Wittal: Falling dollar halts canola’s slide

Our daily online grain marketing columnist Brian Wittal welcomes feedback and information on market conditions in your area, such as current offering prices, basis levels, trucking premiums and special crops contracts. Contact Brian today.

Feb. 27 — More negative news out of the U.S. and Canada in regards to gross domestic product numbers and, of course, the continued Citibank saga in the U.S. sent markets tumbling today.

The U.S. dollar jumped up a quarter of a cent today as investors looked to the dollar as a safe haven.

Crude oil dropped 46 cents a barrel to close at US$44.76. The Canadian dollar was down 1.3 cents to close at US78.78 cents.

Corn was down 11 to 12 cents a bushel, beans were up five to down 12 cents a bushel, and wheat was down one to four cents a bushel.

Canola was down $4 to $12.40 per tonne, and barley finished down $1 to $3 per tonne for the day.

The nearby March canola contract fell the hardest, as that contract expires and the rest of the forward futures months only fell $4 to $6 per tonne. They could have fallen even further, had it not been for the drop in the Canadian dollar that helped to support it at these levels.

Hope for next week is that these low levels will bring buyers back into the markets, which should help futures to retrace some of this week’s losses. Hopefully!

The Canadian Wheat Board came out with its 2008-09 pool return outlook (PRO) update and wheat and malt barley were left unchanged, while feed barley values in Pool B were up $7 per tonne.

Reports out of Brazil are that the drop in fertilizer prices the past few months and the recent rains in some regions have renewed farmers’ interest in planting second-crop corn.

This has pushed fertilizer sales up almost 40 per cent from December to January and it’s expected that farmers there will purchase a good portion of their yearly fertilizer needs in the first half of this year before the big world demand kicks in and prices are readjusted.

Brazil is expected to consume 22.4 million tonnes of fertilizer this year, which is roughly the same as last year and down 10 per cent from the record in 2007 of 24.6 million tonnes.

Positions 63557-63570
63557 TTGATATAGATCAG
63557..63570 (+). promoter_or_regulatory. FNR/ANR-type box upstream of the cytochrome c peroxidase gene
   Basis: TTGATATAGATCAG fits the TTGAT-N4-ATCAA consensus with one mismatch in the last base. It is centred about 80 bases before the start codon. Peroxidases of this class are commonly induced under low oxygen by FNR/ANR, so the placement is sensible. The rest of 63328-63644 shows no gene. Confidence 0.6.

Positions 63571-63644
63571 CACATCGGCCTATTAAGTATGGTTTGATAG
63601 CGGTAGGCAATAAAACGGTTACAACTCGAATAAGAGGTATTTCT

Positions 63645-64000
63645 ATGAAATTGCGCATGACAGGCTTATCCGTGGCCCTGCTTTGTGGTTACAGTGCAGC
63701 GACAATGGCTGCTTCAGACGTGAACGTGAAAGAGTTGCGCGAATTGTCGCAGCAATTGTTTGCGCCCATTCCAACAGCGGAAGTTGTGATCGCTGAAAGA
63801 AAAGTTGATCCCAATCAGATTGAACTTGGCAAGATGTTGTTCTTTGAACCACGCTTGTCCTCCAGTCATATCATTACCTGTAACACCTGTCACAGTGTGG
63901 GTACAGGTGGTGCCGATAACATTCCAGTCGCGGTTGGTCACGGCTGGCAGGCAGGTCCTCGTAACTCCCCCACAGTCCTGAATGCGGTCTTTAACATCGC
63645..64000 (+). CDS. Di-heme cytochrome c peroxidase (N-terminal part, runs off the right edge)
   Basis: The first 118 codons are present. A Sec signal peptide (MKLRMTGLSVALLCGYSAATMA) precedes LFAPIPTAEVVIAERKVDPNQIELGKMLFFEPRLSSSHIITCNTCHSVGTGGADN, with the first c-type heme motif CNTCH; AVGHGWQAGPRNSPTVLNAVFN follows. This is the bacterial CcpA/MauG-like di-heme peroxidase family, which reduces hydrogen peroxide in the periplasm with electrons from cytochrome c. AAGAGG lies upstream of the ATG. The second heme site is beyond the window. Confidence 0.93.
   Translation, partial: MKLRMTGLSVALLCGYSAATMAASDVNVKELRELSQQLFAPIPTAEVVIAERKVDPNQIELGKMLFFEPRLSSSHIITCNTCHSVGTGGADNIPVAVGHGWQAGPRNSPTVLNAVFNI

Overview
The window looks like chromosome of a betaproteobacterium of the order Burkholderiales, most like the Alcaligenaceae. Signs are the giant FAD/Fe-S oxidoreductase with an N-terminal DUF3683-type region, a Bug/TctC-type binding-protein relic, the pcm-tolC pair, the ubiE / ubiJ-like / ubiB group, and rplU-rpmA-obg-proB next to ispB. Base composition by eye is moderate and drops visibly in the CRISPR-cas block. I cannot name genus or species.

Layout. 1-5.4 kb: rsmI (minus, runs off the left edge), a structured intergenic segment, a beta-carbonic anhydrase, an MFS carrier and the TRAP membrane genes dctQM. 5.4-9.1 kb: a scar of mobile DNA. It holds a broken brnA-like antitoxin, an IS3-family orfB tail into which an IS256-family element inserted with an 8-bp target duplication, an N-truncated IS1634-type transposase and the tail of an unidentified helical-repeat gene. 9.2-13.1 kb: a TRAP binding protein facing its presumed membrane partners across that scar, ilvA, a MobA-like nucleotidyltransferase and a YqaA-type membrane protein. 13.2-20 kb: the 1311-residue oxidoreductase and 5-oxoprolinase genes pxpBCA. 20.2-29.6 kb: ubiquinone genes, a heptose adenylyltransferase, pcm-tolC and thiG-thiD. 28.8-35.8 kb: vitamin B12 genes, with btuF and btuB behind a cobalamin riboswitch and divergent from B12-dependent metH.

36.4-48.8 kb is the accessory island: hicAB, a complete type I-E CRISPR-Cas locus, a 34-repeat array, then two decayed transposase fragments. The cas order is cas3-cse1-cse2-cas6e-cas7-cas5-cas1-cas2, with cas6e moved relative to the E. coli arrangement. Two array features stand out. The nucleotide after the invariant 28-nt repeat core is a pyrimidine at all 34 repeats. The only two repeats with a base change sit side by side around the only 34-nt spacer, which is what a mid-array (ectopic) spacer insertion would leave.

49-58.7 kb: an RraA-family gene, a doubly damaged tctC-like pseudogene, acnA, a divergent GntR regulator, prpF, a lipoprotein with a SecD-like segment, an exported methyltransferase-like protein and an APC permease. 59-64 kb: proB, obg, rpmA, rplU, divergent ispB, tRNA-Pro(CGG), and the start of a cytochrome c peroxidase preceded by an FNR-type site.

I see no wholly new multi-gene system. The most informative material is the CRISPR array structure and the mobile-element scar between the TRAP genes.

Spring fertilizer demand is starting to build and that makes me ask: When will the production plants start to ramp up? Or will they delay because of demand uncertainty?

With a lower Canadian dollar we will be at a disadvantage when buying on the world market and consequently, Canadian supplies will look very attractive on the world market for the same reason. Ensuring supply may be the key reason you want to consider prepurchasing before spring if you haven’t already.

Enjoy the weekend. — Brian

Brian Wittal has spent over 27 years in the grain industry, including as an elevator manager and producer services representative for Alberta Wheat Pool, a regional sales manager for AgPro Grain and farm business representative for the Canadian Wheat Board, where he helped design some of the new pricing programs. He also operates his own company providing marketing and risk management advice for Prairie grain producers. Brian’s daily commentaries focus on how domestic and world market conditions affect you directly as a grain producers.

About the author



Brian Wittal

Brian Wittal has 30 years of grain industry experience and currently offers market planning and marketing advice to farmers through his company Pro Com Marketing Ltd.



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